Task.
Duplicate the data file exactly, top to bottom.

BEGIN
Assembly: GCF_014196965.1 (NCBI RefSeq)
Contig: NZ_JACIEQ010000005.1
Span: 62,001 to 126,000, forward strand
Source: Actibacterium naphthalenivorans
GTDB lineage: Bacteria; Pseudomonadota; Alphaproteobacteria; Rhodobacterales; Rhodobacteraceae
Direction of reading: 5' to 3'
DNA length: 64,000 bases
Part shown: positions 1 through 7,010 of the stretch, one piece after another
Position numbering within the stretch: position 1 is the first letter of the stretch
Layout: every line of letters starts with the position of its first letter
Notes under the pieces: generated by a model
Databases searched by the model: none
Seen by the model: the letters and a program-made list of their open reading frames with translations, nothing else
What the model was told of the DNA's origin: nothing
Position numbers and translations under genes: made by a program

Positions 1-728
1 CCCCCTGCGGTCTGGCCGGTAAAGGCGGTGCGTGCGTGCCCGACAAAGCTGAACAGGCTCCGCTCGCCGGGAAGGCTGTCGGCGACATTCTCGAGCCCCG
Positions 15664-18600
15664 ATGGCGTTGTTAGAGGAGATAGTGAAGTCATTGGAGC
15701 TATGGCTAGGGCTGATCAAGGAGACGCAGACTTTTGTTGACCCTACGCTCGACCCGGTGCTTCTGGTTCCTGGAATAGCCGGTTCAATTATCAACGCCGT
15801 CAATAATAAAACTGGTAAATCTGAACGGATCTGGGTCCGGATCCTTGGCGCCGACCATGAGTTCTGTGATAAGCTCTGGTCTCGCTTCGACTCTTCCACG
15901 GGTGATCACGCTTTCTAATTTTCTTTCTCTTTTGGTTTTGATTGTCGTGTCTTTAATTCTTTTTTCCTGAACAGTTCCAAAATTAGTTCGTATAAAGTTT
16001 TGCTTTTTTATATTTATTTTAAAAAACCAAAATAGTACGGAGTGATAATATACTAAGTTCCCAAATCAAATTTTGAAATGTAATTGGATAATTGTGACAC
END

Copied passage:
Assembly: GCF_014196965.1 (NCBI RefSeq)
Contig: NZ_JACIEQ010000005.1
Span: 62,001 to 126,000, forward strand
Source: Actibacterium naphthalenivorans
GTDB lineage: Bacteria; Pseudomonadota; Alphaproteobacteria; Rhodobacterales; Rhodobacteraceae
Direction of reading: 5' to 3'
DNA length: 64,000 bases
Part shown: positions 1 through 7,010 of the stretch, one piece after another
Position numbering within the stretch: position 1 is the first letter of the stretch
Layout: every line of letters starts with the position of its first letter
Notes under the pieces: generated by a model
Databases searched by the model: none
Seen by the model: the letters and a program-made list of their open reading frames with translations, nothing else
What the model was told of the DNA's origin: nothing
Position numbers and translations under genes: made by a program

Positions 1-728
1 CCCCCTGCGGTCTGGCCGGTAAAGGCGGTGCGTGCGTGCCCGACAAAGCTGAACAGGCTCCGCTCGCCGGGAAGGCTGTCGGCGACATTCTCGAGCCCCG
Positions 15664-18600
15664 ATGGCGTTGTTAGAGGAGATAGTGAAGTCATTGGAGC
15701 TATGGCTAGGGCTGATCAAGGAGACGCAGACTTTTGTTGACCCTACGCTCGACCCGGTGCTTCTGGTTCCTGGAATAGCCGGTTCAATTATCAACGCCGT
15801 CAATAATAAAACTGGTAAATCTGAACGGATCTGGGTCCGGATCCTTGGCGCCGACCATGAGTTCTGTGATAAGCTCTGGTCTCGCTTCGACTCTTCCACG
15901 GGTGATCACGCTTTCTAATTTTCTTTCTCTTTTGGTTTTGATTGTCGTGTCTTTAATTCTTTTTTCCTGAACAGTTCCAAAATTAGTTCGTATAAAGTTT
16001 TGCTTTTTTATATTTATTTTAAAAAACCAAAATAGTACGGAGTGATAATATACTAAGTTCCCAAATCAAATTTTGAAATGTAATTGGATAATTGTGACAC